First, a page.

As a manufacturer, if we make a product that causes injury or damage, we are responsible – that is why legitimate manufacturers carry product liability insurance. Of course, the majority strive to ensure that their products comply with all safety requirements and meet standards laid down by the relevant bodies, which keeps a lot of talented people employed in the industry and certainly impacts on the time taken to get new products onto the market.
However, just because hopefully the majority of products sold by wholesalers in the UK meet all the safety criteria they should, unfortunately this doesn’t always translate into what can be obtained either via wholesalers or indeed, online. What are some of the challenges and how can we work together to ensure professionals in the sector are offered only compliant products?
Both in large wholesale businesses and smaller independent ones, a lot rests on the shoulders of the buyers. Here they face some dilemmas – they have to source products which customers need and also have to make a margin for their businesses. Also there is pressure from customers to be price-competitive, if not, business is taken elsewhere if there is a perception that a similar product can be obtained more cheaply.
There is also the human factor of habit to consider – it is often easier to continue purchasing from ‘X’ manufacturer or ‘X’ manufacturer’s representative because there is an established relationship stretching back, sometimes, for years. Another factor is possibly lack of detailed knowledge of that particular product sector. The average wholesaler wouldn’t necessarily appreciate that a component he is selling doesn’t meet regulations – this would mean he would have to be aware of all the regulations in the 18th edition – clearly a near-impossible task. But unfortunately, ignoring this factor can unwittingly lead to selecting non-compliant products.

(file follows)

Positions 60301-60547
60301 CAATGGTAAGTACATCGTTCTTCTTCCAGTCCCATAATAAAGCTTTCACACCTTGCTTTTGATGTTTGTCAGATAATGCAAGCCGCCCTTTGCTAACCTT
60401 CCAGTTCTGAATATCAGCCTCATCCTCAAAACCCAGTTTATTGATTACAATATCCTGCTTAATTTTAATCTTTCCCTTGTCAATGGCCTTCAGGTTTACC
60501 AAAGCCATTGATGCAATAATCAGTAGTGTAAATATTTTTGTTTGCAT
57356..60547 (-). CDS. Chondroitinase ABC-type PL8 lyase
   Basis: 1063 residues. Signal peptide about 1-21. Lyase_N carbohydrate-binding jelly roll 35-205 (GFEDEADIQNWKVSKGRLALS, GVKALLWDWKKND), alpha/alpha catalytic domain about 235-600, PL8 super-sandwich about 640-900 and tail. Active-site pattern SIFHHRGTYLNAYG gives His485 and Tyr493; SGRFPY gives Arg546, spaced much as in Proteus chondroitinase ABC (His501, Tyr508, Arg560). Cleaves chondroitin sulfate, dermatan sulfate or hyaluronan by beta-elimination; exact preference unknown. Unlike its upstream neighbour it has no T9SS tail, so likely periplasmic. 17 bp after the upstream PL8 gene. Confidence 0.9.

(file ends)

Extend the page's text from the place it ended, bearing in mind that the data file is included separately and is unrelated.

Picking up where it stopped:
There should be a responsibility on the wholesaler to ensure they are selling a product that is safe and compliant. It is the responsibility of the manufacturer to supply sufficient information for the wholesaler to make a considered purchasing decision. The wholesaler can only do so much. They cannot see every salesperson that comes along. The salesperson only says what the manufacturer tells him or her. Well–known manufacturers are assumed to sell items that comply with the regulations. Unless the wholesaler reads the technical data on every single product, how can he know? Responsibility is with the manufacturer to produce compliant products, but some must rest with the wholesaler on selection (if a wholesaler sells a product, it is assumed that it complies with regulations) and ultimately, of course, on installation, with the professional contractor.